Before pronouncing the sentence, the Judge said that sentencing is not about vengeance. Does anyone think Kendall Wiebe’s family was asking for vengeance? They had dealt without engaging in anything vengeful with the idea that he was only going to get 2 years. And now they had to take the extra body blow - 90 days to be served on weekends. If we talk about vengeance, it’s almost as if the legal industry is taking its vengeance out on the families of victims who dare ask for justice. How dare they be such nuisances. How dare they make demands of a system, which is too crowded. Not enough crown attorneys. You can’t have a trial every time a young mother is killed. Not enough crown attorneys. Not enough court time. Not enough jail space. How dare Canadian families make such demands on our judicial system and corrections system…

The system appears to be taking revenge on us for asking not for vengeance, but for fairness, for honour. We wish to honour the human life of Kendall Wiebe that was taken from her in a criminal act, in a criminal way, by a person who showed over the years no sense of respect for other people’s lives and property. Punishing the innocent is not a Canadian value. That’s what happened last Thursday in Winnipeg. Instead of punishing the guilty, Canadian law punished the innocent. 

One last thing while we’re telling the truth. Could this have happened if Kendall Wiebe was Kendall Selinger or Kendall Bowman or Kendall Richardson or Kendall Chipman or Kendall Asper? Would this have happened if she were the daughter of a Somebody? The question is uncomfortable. But I owe it to you, readers and listeners, not to avoid uncomfortable questions. I know what it’s like to be considered a Nobody. My family and many families listening know what it’s like to be thought of as Nobodies.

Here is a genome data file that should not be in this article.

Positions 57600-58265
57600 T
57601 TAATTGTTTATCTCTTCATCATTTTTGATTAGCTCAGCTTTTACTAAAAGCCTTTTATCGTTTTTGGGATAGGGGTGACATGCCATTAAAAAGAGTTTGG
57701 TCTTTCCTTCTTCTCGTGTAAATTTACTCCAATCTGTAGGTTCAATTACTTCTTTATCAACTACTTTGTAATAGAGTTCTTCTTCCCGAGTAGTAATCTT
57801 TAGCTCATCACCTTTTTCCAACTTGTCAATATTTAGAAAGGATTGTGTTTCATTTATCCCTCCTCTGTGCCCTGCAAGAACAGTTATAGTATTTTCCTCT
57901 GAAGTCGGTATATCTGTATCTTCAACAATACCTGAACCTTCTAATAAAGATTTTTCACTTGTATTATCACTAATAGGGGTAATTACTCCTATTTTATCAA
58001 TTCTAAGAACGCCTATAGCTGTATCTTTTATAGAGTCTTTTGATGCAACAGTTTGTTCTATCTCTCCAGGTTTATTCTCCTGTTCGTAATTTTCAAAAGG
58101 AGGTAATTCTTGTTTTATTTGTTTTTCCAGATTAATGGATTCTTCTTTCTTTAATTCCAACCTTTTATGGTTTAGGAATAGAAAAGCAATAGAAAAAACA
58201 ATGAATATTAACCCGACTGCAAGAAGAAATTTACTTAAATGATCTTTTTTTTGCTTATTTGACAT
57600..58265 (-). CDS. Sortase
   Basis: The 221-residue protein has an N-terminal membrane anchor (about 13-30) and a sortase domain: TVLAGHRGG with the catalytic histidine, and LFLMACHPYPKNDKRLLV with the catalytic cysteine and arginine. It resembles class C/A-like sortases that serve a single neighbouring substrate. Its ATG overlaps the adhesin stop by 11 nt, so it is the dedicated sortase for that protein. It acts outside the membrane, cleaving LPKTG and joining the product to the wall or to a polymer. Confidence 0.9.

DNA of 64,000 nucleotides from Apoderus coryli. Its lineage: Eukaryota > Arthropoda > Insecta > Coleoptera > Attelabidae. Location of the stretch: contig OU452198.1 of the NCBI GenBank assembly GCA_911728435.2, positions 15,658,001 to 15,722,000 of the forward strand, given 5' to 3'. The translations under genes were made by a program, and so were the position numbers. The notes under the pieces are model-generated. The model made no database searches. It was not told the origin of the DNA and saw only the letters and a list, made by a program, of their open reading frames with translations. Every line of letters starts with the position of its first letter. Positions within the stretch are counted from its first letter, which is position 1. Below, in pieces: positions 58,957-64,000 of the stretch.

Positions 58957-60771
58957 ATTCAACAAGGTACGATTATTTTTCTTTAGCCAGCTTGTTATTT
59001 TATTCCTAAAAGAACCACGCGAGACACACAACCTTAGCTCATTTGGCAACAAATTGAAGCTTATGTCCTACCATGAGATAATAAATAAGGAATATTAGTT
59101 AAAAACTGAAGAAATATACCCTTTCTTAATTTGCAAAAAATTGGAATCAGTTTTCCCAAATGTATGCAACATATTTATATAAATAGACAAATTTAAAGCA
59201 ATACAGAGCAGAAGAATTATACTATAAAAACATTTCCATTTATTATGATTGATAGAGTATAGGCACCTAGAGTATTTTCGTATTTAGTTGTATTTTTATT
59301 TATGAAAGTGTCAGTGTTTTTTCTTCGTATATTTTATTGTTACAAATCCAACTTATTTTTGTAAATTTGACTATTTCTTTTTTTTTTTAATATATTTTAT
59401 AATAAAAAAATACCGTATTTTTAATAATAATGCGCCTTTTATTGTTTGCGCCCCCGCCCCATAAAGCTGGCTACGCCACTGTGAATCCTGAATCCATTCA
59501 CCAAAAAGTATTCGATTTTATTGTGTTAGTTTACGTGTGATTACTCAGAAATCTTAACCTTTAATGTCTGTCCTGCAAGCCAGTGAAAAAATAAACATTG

If Kendall Wiebe were able to speak from the grave to that court, what would she say? She might say that she doesn’t understand why she had to die and why she couldn’t spend many years with the children she mothered and with the man she loved and why she couldn’t continue to enjoy being the daughter of two very good people and a hard working person at a hair salon giving the customer the benefits of attractiveness and a compassionate ear. Hairdressers do such more than cut and style. They’re great listeners. Would the court have listened to Kendall Wiebe and respected her life if they could hear her story in her own voice?

In the world we live in someone is supposed to speak for the dead and the injured and the families who suffer. That somebody is the Crown. The Crown is supposed to speak for Kendall Wiebe. But while she was very much a “somebody” to so many people in our community, to the legal system, the legal industry, she was a “nobody” and she was treated like one.  Am I biased in my assessment? Yes I am. I am always biased in favour of the Nobodies. I am always biased in favour of those who never had a powerful voice acting in their behalf. 

Mother’s Day is only days away and there will be some babies in St. James who won’t be with their mother. We all know why. And all of us Nobodies know why nobody is paying a price for taking their mom’s life. I can only be grateful for the fact that they are still too young to understand that a Canadian court has decided the price of their mother’s life wasn’t very high. Some day I want to meet them and tell them that the people listening to this voice, and the people on the Facebook page, think their mother’s life had real value, that she was a real human being and a good human being. And all of us Nobodies apologize for what happened Thursday, April 30, 2015 in a Winnipeg Court Room.